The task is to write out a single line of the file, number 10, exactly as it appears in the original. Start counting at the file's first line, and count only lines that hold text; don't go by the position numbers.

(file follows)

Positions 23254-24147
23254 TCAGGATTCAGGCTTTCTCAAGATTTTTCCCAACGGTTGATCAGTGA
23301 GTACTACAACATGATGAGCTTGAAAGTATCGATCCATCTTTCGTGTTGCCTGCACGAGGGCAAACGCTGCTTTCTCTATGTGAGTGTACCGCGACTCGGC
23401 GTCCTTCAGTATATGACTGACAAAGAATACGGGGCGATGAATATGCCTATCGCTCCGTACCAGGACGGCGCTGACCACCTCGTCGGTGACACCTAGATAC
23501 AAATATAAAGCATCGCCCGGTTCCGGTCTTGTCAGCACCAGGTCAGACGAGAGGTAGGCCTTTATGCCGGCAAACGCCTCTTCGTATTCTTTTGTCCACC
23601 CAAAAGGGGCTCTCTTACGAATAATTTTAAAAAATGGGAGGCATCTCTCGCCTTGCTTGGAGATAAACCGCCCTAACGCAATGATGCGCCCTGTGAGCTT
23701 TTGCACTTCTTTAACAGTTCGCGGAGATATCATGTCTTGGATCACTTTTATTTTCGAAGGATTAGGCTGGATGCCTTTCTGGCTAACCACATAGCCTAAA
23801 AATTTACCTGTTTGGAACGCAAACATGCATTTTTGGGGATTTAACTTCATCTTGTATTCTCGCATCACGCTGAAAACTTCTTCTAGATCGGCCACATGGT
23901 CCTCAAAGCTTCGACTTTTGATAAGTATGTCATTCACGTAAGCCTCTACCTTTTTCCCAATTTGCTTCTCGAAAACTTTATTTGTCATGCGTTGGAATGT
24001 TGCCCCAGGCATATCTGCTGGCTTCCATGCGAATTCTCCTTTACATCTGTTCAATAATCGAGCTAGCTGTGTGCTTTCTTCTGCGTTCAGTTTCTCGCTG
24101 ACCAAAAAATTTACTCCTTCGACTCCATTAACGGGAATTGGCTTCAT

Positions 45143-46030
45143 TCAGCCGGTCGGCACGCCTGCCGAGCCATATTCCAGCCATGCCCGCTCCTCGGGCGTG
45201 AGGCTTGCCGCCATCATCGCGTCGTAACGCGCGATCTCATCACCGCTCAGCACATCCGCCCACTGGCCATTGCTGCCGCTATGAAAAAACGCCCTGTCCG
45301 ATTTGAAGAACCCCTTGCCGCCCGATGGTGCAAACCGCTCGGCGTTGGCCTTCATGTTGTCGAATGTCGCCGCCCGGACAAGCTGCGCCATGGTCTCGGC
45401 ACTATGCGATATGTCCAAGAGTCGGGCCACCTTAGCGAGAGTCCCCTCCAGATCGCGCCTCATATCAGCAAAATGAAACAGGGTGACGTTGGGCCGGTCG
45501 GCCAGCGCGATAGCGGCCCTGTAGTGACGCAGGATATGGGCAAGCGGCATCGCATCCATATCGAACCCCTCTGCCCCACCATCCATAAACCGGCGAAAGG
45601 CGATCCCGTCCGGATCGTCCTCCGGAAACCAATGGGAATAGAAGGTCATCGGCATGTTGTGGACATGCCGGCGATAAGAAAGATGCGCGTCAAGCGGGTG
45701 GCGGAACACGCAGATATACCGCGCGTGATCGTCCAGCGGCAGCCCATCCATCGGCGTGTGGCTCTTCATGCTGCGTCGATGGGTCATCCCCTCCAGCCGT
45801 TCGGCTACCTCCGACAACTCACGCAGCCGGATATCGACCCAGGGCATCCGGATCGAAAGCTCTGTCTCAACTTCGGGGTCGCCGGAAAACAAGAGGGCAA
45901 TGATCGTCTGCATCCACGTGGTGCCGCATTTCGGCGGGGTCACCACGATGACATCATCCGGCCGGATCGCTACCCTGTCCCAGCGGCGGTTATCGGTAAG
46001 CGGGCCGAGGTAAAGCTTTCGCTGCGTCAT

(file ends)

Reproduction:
24001 TGCCCCAGGCATATCTGCTGGCTTCCATGCGAATTCTCCTTTACATCTGTTCAATAATCGAGCTAGCTGTGTGCTTTCTTCTGCGTTCAGTTTCTCGCTG